The headmaster shook his head. "No, you can't prepare students for their OWLs, you're not a fully qualified teacher. Who else is ready to teach?"

"I can teach Potions," suggested Malfoy. "If it buys me more classes."

Snape nodded. Hermione volunteered for 'whatever was needed'. Parvati and Lavender were ready to give Divination lessons, Neville claimed Herbology and Gregory Goyle surprised everybody by volunteering for Charms. "What! That was my only O in an OWL," he cried when everybody gasped.

"I can't promise anything," Snape said at last, "but I will look into it." Then he showed the group of eighth years to their new home.

The entrance to the East Tower was on the fourth floor. The entrance was hidden behind a heavy brocade tapestry which could only be moved aside after uttering the password ('Common House'). The room into which they stepped was circular like all tower rooms at Hogwarts. The floor was covered in a thick red carpet, the sofas were green, the curtains blue and the candles floating in midair were yellow.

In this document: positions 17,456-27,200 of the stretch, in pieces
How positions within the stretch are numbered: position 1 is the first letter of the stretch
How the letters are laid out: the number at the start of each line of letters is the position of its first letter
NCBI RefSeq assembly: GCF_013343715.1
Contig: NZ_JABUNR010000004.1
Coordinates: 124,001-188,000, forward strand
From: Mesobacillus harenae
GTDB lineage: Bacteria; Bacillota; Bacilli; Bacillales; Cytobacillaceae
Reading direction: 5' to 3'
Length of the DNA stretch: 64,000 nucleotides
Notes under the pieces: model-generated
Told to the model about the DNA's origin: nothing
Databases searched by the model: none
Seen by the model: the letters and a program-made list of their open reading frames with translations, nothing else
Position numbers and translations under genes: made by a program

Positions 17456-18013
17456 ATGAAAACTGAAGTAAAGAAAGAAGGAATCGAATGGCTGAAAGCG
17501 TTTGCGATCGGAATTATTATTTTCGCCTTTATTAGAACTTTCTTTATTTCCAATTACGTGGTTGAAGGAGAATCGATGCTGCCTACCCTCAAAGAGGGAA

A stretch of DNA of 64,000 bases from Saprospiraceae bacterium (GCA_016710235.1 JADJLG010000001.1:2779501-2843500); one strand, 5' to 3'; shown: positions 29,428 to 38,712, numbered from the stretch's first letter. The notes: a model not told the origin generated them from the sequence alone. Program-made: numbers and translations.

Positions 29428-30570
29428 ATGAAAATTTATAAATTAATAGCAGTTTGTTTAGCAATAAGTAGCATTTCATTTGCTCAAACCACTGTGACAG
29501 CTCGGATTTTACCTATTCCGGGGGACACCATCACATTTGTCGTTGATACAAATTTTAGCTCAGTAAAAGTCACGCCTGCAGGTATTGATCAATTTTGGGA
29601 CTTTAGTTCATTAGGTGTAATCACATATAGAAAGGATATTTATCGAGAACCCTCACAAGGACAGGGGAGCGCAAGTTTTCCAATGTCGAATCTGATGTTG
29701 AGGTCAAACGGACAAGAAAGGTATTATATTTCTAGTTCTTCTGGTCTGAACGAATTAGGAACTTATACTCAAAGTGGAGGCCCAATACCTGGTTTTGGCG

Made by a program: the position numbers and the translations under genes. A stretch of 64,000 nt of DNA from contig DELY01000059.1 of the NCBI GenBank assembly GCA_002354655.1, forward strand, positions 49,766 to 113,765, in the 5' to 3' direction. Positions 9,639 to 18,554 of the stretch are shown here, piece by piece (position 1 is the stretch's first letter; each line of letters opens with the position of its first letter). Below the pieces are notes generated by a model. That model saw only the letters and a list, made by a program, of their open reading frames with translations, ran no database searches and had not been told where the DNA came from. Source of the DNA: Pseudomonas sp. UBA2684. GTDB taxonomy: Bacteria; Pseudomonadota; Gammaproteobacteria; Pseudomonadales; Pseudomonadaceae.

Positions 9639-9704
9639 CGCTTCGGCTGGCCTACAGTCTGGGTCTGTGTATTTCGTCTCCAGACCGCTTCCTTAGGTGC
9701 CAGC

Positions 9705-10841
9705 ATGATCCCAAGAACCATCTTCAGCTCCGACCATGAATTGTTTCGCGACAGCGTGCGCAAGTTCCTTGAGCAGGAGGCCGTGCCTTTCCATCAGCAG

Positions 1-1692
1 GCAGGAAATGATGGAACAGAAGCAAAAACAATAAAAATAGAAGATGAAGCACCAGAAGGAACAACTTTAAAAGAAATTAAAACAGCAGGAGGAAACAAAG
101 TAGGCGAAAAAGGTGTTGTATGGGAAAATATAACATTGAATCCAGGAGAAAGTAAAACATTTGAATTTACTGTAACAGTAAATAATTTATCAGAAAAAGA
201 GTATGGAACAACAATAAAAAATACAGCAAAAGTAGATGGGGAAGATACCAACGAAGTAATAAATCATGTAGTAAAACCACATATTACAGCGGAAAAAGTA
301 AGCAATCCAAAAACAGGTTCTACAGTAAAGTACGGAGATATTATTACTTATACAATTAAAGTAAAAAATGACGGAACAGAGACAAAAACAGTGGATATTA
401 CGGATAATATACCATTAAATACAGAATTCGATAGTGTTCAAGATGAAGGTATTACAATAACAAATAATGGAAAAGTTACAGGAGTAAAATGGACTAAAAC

Harry thought it was a bit gaudy, but appreciated the union of all the house colours.

"The boys' rooms are upstairs, the girls' downstairs," Snape pointed at two staircases leading off the common room. "Weasley, kindly demonstrate what happens when you try to use the wrong stairs."

Ron swallowed hard, but stepped obediently onto the steps leading down to the girls' rooms. He yelped when he was hit by a stinging hex and jumped back.

Snape smirked. "Rest assured, Ladies, that it works the same the other way round."